Gettysburg was the deadliest battle of the civil war with over 50,000 casualties. The summer heat and destruction of artillery left the rolling hills of Pennsylvania scorched and filled with the stench of death. Shaara's narrative is a history lesson that reads like fiction. Even if you are not a Civil War enthisiast this book will keep you captivated from the first page.
Giving it a Rock and Chalk - good reading and informative, but at times a little hard to follow all the action.

May Challenge!

Thank you to Jeannine B.  for suggesting the challenge for May. You will receive an extra participation point for reading a nonfiction title. Oooooh!

Red Glove (Curse Workers Book 2)

Holly Black
336 pages

In Red Glove we return to the life of Cassel Sharpe not long after White Cat ended. Cassel thought everything was finally sorted out then his Mom trying to be helpful used her talents to make Lila love him. The problem is he really loves Lila and doesn't want to take advantage of Lila in this state. Instead he goes off to Atlantic City for the Summer with his Mom. He is relieved when school starts again and he can get back to "normal" life. Of course for Cassel there is no normal. His brother Philip has been killed and FBI agents are questioning him. Can Cassel figure out who killed his brother before they can?

I really enjoyed this sequel by Holly Black. I really like Cassel's character and how he interacts with his friends. The mystery is a great backstory to the intricacies of his life.

Monday, May 9, 2011

Bi-curious. Volume 1, Serenity by Natalie Weber

For a straight girl, Serenity is surrounded by lesbians. Her older sister, college roommate etc… While her boyfriend Rock would love for her to be more “curious”, Serenity is certain she ain’t like that. Uh huh. When she meets Sadie, the lesbian version of every player you’ve ever known, her fantasies get the best of her and they begin an affair.  As we all know, first comes lust then comes lots and lots of complications.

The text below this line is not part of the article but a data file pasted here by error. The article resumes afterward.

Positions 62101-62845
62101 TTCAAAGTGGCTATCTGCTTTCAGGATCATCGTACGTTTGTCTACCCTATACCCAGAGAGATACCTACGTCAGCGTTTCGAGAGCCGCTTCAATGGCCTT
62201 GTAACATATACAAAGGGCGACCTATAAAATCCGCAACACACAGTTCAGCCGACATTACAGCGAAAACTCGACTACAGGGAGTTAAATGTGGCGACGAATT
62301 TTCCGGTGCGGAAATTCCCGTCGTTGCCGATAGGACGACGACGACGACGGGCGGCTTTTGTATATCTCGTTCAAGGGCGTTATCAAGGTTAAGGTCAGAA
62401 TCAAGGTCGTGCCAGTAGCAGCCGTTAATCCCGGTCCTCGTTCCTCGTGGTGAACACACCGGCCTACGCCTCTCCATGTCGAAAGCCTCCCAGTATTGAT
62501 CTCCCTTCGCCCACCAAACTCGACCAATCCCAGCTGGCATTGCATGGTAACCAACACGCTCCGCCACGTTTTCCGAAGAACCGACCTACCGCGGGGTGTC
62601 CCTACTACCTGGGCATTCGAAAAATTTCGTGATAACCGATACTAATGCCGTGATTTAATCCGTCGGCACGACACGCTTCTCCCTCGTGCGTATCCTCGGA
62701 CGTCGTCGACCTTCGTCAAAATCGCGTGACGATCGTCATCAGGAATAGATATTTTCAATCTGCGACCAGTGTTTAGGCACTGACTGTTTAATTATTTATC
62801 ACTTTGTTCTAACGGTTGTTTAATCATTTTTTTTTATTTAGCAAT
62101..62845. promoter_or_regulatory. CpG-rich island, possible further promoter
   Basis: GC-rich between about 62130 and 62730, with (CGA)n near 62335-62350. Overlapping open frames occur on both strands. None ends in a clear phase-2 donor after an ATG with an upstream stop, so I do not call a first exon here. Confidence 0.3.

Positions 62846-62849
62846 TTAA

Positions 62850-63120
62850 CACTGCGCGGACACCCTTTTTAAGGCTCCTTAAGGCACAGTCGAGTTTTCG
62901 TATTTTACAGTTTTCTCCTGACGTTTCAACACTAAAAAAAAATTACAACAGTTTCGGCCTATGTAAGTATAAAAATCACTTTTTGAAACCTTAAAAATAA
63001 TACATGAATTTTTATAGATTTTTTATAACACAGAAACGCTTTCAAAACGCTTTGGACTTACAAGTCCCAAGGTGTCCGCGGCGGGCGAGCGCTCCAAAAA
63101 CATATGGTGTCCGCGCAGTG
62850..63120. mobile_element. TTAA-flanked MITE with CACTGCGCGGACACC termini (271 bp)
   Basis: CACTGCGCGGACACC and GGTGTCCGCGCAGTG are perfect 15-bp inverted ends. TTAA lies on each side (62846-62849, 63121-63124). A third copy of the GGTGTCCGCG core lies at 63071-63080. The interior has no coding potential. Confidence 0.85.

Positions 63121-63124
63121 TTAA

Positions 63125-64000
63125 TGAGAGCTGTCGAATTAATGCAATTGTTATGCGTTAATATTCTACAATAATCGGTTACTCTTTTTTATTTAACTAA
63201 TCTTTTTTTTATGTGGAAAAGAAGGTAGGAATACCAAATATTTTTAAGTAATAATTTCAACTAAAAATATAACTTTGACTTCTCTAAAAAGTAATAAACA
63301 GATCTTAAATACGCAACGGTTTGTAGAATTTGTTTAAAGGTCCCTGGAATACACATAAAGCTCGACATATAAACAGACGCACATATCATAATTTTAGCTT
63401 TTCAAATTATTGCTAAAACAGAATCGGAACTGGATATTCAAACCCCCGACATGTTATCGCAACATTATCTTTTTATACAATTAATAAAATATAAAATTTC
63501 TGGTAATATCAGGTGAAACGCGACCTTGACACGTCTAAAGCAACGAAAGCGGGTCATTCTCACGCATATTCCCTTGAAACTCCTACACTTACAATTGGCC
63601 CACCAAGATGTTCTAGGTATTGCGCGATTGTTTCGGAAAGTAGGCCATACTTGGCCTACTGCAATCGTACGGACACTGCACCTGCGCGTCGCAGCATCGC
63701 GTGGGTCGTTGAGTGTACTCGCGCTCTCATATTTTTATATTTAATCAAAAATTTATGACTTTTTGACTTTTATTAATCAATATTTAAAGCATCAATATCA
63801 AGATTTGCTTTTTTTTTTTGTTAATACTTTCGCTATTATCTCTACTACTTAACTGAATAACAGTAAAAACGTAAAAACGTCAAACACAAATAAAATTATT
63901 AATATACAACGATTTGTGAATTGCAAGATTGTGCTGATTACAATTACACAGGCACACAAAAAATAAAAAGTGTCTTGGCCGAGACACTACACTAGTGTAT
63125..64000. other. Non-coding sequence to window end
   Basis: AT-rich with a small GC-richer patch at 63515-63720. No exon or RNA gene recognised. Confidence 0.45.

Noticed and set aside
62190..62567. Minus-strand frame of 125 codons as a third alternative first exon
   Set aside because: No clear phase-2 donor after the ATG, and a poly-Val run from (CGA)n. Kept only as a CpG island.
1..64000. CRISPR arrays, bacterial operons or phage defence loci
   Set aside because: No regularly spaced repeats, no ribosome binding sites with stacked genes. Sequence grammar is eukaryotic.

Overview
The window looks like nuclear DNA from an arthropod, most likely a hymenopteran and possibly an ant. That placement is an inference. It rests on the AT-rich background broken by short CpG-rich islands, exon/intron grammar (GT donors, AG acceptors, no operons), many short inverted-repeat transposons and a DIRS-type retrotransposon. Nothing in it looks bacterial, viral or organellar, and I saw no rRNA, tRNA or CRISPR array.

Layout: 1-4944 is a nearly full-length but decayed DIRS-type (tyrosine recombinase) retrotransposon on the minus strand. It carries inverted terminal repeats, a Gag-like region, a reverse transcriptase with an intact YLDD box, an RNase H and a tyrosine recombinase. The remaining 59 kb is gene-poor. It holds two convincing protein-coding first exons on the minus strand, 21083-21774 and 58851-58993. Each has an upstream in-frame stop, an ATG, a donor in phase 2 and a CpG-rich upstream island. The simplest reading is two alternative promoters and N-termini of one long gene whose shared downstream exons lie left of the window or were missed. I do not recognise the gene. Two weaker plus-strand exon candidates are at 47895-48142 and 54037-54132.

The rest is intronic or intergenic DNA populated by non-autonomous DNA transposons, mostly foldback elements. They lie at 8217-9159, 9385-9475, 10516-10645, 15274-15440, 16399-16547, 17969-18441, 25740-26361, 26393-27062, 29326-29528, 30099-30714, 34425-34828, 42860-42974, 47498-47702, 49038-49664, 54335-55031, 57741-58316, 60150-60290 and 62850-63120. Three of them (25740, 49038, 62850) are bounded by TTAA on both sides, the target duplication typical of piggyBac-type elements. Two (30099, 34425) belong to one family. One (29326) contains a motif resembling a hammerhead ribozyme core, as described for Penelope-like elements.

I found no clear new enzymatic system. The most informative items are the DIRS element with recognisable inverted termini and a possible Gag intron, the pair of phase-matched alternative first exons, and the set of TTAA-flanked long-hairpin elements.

Urban lit with a lesbian twist is a new trend I’ll be the first to admit I’m still adjusting to it. There is plenty of urban drama here and the requisite, “Oh girl, what DO you think you’re doing?”  This is a quick read with a lot of sex. Despite the lesbian slant-it felt very straight with male sexual terminology(with no men present) and strictly defined roles for the women characters. The story is predictable and a few pages in it will be clear what is going to happen.  However, Natalie Weber is the sister-in-law of Carl Weber so expect demand. 2011, 288 pages.

Sunday, May 8, 2011

"Patient Zero" by Jonathan Maberry

421 pages

Joe Ledger is a Baltimore detective who has just been secretly recruited by the government to lead a new task force created to deal with the problems that Homeland Security can't handle. This rapid response group is called the Department of Military Sciences or the DMS for short. His first mission is to help stop a group of terrorists from releasing a dreadful bio-weapon that can turn ordinary people into zombies. The infection spreads like wildfire, so the fate of the world hangs in the balance...

This story is a little too dense for me, and I felt like some of the info was redundant and/or too detailed and could have been left out. That said, I enjoyed it. I've read lots of zombie books, but not many with the perspective of government officials who are trying to contain the disease. I also like that this book gives us readers the perspective of the bad guys, so we get hints of the some of things that are going to happen without getting the whole picture. The plot is more complicated than it seems at first, which kept me on my toes.


by Steve Martin
(2000 | 130 p)

"She moved from Vermont hoping to begin her life, and now she is stranded in the vast openness of L.A. She keeps working to make connections, but the pile of near misses is starting to overwhelm her. What Mirabelle needs is some omniscient voice to illuminate and spotlight her, and to inform everyone that this one has value, this one over here, the one sitting in the bar by herself, and then to find her counterpart and bring him to her."

Shopgirl offers a glimpse into the mismanaged lives of Mirabelle, Jeremy, and Ray Porter.